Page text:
Atheism’s leading lights have long been intellectuals raised in the secular and academic worlds: Richard Dawkins, Sam Harris, and the late Christopher Hitchens. By contrast, Jerry DeWitt was born and bred into the church and was in fact a Pentecostal preacher before arriving at atheism through an extraordinary dialogue with faith that spanned more than a quarter of a century. Hope After Faith is his account of that journey.
DeWitt was a pastor in the town of DeRidder, Louisiana, and was a fixture of the community. In private, however, he’d begun to question his faith. Late one night in May 2011, a member of his flock called seeking prayer for her brother who had been in a serious accident. As DeWitt searched for the right words to console her, speech failed him, and he found that the faith which once had formed the cornerstone of his life had finally crumbled to dust. When it became public knowledge that DeWitt was now an atheist, he found himself shunned by much of DeRidder’s highly religious community, losing nearly everything he’d known.
DeWitt’s struggle for identity and meaning mirrors the one currently facing millions of people around the world. With both agnosticism and atheism entering the mainstream—one in five Americans now claim no religious affiliation, according to a recent study—the moment has arrived for a new atheist voice, one that is respectful of faith and religious traditions yet warmly embraces a life free of religion, finding not skepticism and cold doubt but rather profound meaning and hope. Hope After Faith is the story of one man’s evolution toward a committed and considered atheism, one driven by humanism, a profound moral dimension, and a happiness and self-confidence obtained through living free of fear.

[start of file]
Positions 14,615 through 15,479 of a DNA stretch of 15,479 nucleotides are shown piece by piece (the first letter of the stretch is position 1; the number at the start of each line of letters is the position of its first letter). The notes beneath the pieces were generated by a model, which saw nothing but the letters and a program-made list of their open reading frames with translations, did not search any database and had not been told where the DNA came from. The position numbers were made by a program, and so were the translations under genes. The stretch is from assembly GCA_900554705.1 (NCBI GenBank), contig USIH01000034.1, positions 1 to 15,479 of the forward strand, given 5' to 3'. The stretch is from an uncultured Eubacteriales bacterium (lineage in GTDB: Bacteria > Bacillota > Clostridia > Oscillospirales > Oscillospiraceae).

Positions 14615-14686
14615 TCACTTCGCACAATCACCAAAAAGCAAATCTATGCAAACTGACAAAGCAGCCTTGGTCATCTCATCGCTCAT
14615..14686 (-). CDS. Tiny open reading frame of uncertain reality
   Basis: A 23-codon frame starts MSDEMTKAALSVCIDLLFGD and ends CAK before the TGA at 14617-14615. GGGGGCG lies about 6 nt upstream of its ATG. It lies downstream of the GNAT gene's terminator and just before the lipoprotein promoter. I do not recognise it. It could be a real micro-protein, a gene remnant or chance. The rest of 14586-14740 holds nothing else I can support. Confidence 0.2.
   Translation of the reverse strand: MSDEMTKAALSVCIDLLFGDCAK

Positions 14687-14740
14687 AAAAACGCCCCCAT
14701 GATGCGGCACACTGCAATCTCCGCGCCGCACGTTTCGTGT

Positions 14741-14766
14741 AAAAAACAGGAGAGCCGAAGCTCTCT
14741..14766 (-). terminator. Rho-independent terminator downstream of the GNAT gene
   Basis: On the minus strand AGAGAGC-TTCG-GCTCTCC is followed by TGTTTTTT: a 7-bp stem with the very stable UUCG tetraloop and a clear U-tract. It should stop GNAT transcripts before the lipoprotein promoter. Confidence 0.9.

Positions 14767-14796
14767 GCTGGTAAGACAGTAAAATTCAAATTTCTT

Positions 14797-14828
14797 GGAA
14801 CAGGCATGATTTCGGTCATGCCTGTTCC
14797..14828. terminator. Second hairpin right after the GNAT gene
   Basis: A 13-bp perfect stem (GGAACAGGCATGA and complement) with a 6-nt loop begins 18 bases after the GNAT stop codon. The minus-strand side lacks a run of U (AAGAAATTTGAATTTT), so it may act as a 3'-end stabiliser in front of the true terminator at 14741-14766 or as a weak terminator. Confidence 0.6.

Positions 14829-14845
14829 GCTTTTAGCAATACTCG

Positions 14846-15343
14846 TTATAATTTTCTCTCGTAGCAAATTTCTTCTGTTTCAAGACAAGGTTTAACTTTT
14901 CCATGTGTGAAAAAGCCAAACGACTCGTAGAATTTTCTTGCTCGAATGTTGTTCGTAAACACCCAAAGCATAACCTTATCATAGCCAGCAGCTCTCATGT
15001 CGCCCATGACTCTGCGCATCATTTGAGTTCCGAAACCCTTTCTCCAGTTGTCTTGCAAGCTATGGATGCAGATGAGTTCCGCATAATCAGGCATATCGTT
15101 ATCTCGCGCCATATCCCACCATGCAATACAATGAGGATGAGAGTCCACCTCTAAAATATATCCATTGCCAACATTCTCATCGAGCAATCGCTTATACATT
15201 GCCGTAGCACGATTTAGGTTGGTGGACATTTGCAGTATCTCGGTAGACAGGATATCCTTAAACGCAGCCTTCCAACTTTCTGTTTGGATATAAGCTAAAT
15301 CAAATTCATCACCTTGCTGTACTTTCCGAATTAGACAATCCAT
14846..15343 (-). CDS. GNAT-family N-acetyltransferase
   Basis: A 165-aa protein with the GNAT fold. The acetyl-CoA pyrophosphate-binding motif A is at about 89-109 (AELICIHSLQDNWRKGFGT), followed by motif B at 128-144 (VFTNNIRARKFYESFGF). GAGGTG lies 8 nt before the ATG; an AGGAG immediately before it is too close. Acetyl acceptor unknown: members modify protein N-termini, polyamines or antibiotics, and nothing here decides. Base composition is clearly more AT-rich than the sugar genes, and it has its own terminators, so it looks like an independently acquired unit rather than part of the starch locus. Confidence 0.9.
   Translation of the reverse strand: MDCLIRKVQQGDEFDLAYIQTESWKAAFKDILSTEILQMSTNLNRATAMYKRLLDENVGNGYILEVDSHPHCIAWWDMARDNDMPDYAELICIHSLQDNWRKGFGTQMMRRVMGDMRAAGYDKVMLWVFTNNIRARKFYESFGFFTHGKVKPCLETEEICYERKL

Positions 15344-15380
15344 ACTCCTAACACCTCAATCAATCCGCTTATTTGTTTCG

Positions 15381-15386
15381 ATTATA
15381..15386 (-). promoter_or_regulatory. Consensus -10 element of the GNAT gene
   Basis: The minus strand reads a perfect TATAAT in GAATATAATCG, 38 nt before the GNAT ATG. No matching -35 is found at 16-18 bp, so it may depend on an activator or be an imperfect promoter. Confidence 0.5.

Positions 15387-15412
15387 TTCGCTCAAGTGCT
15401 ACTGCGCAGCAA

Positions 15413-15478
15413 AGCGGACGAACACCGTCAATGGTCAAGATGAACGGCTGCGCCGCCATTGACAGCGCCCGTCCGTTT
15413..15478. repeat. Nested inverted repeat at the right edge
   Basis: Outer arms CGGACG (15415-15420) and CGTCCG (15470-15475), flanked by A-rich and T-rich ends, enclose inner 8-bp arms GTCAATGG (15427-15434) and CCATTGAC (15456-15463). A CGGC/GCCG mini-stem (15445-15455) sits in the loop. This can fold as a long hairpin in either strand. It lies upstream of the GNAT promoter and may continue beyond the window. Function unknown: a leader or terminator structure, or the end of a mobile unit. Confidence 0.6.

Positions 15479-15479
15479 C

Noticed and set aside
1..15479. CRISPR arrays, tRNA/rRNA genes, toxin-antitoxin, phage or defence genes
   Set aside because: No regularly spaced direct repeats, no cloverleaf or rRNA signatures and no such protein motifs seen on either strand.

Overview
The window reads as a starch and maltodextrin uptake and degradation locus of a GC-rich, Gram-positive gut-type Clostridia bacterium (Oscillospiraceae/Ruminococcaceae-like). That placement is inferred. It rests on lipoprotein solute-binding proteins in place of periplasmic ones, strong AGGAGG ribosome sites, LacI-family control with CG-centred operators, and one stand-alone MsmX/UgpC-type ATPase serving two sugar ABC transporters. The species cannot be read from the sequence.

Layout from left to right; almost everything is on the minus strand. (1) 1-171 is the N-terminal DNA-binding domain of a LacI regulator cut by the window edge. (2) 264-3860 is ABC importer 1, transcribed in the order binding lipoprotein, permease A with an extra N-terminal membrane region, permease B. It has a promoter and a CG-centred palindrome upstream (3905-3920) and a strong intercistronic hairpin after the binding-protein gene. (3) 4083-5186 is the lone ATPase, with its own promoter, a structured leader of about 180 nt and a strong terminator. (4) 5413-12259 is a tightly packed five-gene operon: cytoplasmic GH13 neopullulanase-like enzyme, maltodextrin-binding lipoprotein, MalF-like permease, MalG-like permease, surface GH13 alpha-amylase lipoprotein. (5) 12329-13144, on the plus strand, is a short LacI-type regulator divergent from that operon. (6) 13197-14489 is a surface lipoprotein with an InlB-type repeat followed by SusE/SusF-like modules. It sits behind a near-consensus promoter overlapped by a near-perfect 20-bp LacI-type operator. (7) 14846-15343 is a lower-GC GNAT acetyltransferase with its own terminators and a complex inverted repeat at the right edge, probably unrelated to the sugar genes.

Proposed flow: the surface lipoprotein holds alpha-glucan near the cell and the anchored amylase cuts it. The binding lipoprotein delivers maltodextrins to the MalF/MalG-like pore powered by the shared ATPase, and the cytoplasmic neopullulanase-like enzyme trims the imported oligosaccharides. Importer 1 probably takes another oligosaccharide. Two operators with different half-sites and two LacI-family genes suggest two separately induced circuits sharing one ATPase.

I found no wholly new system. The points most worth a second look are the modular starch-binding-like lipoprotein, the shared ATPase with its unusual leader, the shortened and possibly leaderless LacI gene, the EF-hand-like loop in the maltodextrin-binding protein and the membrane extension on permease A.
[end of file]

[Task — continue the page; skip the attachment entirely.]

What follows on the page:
“The clergyman who sees the light, loses his faith, and realizes that his life’s work has been empty delusion faces worse than inner torment. In small-town America he confronts public ostracism, family break-up, and financial ruin. Such was the predicament of Jerry DeWitt. Brother DeWitt has landed on his feet, but many others still wrestle in the closet with the pain. This poignant book will give them strength.”
Dan Barker, author of Godless: How an Evangelical Preacher Became One of America’s Leading Atheists
“Jerry DeWitt tells a truly remarkable story of an actual faith healing. He healed himself of his faith. Jerry’s honest and wrenching struggle to find his way out of the Pentecostal/evangelical house of mirrors is driven inexorably by his true concern: his unfailing love for people. I literally got goosebumps reading this page-turner, and cheered for joy at the end.”
Bishop Carlton Pearson, author of God Is Not a Christian, Nor a Jew, Muslim, Hindu... and The Gospel of Inclusion
“My friend Jerry Dewitt is one of those ‘raving lunatics’ (spiritual eccentrics) who insists on disturbing the illusion and has thus created a new path for his own soul and continues to evolve. I can hardly wait to see where his bridge takes him and us.”